• For each UPC, participating stores report units, price, price multiplier, baseline units, baseline price, feature indicator, and display indicator. 


Ad Intel Data 

Covers advertising occurrences for various media types across the United States, starting in 2010, including annual updates. The dataset includes ad impressions for TV and radio and, most recently, social media advertising data. These data can be broken down by Market Code (i.e., ~200 Designated Market Areas (DMAs), which can be matched to DMAs in the Consumer Panel and Retail Scanner datasets). 

Key Features:

  • Includes advertisement occurrences from the following media types: National TV, local TV, radio, magazine, newspaper, Free Standing Insert (FSI) Coupon, outdoor (e.g., billboards), internet, digital, and cinema.   
  • Advertisement impression and universe estimates are also available for national TV, local TV, and radio to calculate Gross Rating Points. 
  • Advertisement impressions are further broken down by age and gender. 
  • National TV impressions can be broken down into 50 demographic classifications, called Market Breaks. 
  • Categories range from the types of beverages a family consumes to household income to the presence of computers or the internet in the home.  
  • Reference data files include advertisers, brands, product categories, creative descriptions, TV programs, distributors (e.g., TV stations), and publishers.


More Information

How to Apply for Access to Kilts-Nielsen Marketing Datasets

The Kilts-Nielsen data is available to researchers at Cornell who have registered with the Kilts Center and have been approved by the Cornell Office of Sponsored Programs.

Here are the steps:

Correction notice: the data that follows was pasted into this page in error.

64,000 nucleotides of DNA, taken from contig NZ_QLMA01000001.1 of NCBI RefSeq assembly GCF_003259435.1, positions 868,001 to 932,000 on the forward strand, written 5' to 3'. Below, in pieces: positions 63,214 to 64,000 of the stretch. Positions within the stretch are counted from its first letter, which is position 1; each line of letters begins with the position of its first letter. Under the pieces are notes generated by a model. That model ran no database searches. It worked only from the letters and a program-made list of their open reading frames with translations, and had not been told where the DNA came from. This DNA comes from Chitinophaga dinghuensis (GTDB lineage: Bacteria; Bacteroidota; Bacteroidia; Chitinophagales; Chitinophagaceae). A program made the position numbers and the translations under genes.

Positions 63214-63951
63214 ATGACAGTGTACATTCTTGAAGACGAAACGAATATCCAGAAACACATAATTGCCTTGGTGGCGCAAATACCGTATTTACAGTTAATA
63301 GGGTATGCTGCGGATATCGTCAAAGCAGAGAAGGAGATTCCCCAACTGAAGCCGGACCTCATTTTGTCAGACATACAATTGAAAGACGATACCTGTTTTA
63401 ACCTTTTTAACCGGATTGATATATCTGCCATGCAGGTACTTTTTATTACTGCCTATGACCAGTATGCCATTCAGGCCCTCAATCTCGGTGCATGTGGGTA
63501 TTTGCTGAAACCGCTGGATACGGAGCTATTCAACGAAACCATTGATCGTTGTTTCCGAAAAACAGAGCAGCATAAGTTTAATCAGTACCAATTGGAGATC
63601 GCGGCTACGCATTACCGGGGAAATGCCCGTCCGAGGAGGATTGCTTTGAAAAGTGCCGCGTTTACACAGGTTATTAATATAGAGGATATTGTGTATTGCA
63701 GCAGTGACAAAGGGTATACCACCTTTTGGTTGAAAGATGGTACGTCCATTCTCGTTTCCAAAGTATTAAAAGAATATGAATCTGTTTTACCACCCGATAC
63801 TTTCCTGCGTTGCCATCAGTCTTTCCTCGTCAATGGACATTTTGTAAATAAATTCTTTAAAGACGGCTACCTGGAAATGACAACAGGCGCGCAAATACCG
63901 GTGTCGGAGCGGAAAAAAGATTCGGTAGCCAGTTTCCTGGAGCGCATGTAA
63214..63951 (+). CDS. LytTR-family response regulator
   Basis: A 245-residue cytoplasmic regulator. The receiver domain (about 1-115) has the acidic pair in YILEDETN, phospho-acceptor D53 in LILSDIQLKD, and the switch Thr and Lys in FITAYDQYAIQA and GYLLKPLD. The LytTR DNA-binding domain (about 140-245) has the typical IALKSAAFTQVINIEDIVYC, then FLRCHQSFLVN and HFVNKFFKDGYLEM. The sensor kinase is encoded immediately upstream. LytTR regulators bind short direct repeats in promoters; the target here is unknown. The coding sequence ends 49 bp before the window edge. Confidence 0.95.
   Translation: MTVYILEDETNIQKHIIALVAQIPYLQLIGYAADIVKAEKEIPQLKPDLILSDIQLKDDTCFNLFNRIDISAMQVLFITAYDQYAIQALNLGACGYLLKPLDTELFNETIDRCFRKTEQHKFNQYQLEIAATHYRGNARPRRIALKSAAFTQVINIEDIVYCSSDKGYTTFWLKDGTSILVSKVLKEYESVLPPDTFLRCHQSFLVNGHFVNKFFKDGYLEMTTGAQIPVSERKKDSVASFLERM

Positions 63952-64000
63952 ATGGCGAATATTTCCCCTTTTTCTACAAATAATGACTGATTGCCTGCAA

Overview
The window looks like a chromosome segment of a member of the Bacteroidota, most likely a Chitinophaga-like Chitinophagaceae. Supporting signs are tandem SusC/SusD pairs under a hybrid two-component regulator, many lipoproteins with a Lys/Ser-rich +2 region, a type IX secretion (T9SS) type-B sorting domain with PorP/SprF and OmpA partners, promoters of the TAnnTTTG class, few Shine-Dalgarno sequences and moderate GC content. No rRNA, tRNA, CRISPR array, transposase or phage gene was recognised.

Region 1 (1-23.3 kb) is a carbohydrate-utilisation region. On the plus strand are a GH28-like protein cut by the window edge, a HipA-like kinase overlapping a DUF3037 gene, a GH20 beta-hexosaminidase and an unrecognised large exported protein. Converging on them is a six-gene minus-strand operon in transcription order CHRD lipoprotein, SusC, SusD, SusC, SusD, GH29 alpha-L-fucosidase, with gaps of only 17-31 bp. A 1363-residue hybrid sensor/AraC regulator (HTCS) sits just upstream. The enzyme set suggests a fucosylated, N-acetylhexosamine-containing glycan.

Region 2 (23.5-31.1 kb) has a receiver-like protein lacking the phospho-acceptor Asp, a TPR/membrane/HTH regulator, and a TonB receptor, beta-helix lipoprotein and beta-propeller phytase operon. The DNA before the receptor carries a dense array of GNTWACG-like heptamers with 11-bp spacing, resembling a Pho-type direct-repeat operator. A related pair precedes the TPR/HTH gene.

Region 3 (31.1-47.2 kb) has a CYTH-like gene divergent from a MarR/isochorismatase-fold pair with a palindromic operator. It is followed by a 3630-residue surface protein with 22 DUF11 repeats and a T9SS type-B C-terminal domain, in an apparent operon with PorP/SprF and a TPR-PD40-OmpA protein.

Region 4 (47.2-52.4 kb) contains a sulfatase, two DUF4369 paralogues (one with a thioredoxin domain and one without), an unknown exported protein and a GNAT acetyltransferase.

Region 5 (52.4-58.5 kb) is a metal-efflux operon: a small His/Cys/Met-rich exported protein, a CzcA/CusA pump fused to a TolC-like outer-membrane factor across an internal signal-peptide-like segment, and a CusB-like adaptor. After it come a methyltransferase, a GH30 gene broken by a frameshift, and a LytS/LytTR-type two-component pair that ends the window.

1. Users must first register with the Kilts Center here

  2. Then contact the Cornell University Office of Sponsored Programs, responsible for negotiating and authorizing contracts for academic purposes at Cornell, for authorization here.

    • In this email, indicate that you have registered with the Kilts Center for access to the Nielsen data and request that OSP begin the process of authorizing a data use agreement for your project. 

  3. Lastly, submit a new CCSS Regulated Research Environment project request here. You can submit this request before or after receiving approval from the Kilts Center.

    • No IRB is required for Kilts-Nielsen data access, and the Data Provider can be listed as Kilts-Nielsen. 

    • A project cannot be activated until CCSS receives the agreement from OSP in Step 2. 

PIs with active projects cover a share of the annual subscription fee. The share amount is prorated depending on the number of PIs. It has been in the $800-900 range, which is significantly less than an individual access fee.

Below are the citations for each of the individual data collections:

Nielsen Ad Intel Dataset

A.C. Nielsen Company. Nielsen Ad Intel Dataset. Catalog no. 2875. Ithaca, NY: Cornell University. Cornell Center for Social Sciences | Research Support. Chicago, IL: Kilts Center for Marketing [distributor]. Version 1.

Nielsen Retail Scanner Dataset

A.C. Nielsen Company. Nielsen Retail Scanner Dataset. Catalog no. 2877. Ithaca, NY: Cornell University. Cornell Center for Social Sciences | Research Support. Chicago, IL: Kilts Center for Marketing [distributor]. Version 1. 

Nielsen Consumer Panel Dataset

A.C. Nielsen Company. Nielsen Consumer Panel Datasets. Catalog no. 2876. Ithaca, NY: Cornell University. Cornell Center for Social Sciences | Research Support. Chicago, IL: Kilts Center for Marketing [distributor]. Version 1.  

Where Do I Find Additional Marketing Data Resources?

The CCSS Data and Reproduction Archive also includes a small subset of Nielsen Retail Scanner Data (Retail sales of specific packaged goods (coffee, laundry detergent, shampoo) broken out by U.S. region, brand, size, packaging material, UPC, and price in 2019) for use by all Cornell researchers here.  

Also, see this Marketing Research Library Guide created by Mann Library staff.

Have Additional Questions About This Data?

Please get in touch with us at for assistance.

How Do I Get Cited When I Use Kilts-Nielsen Data?

Please inform us of your publication that used this data so we can add it to our bibliography of related articles, as seen below.

Retail Scanner Data:

Adalja, Aaron, Liaukonyte, Jura, Wang, Emily, and Xinrong Zhu. "GMO and Non-GMO Labeling Effects: Evidence from a Quasi-Natural Experiment." Marketing Science Volume 42 Issue 2 (2023-03): 213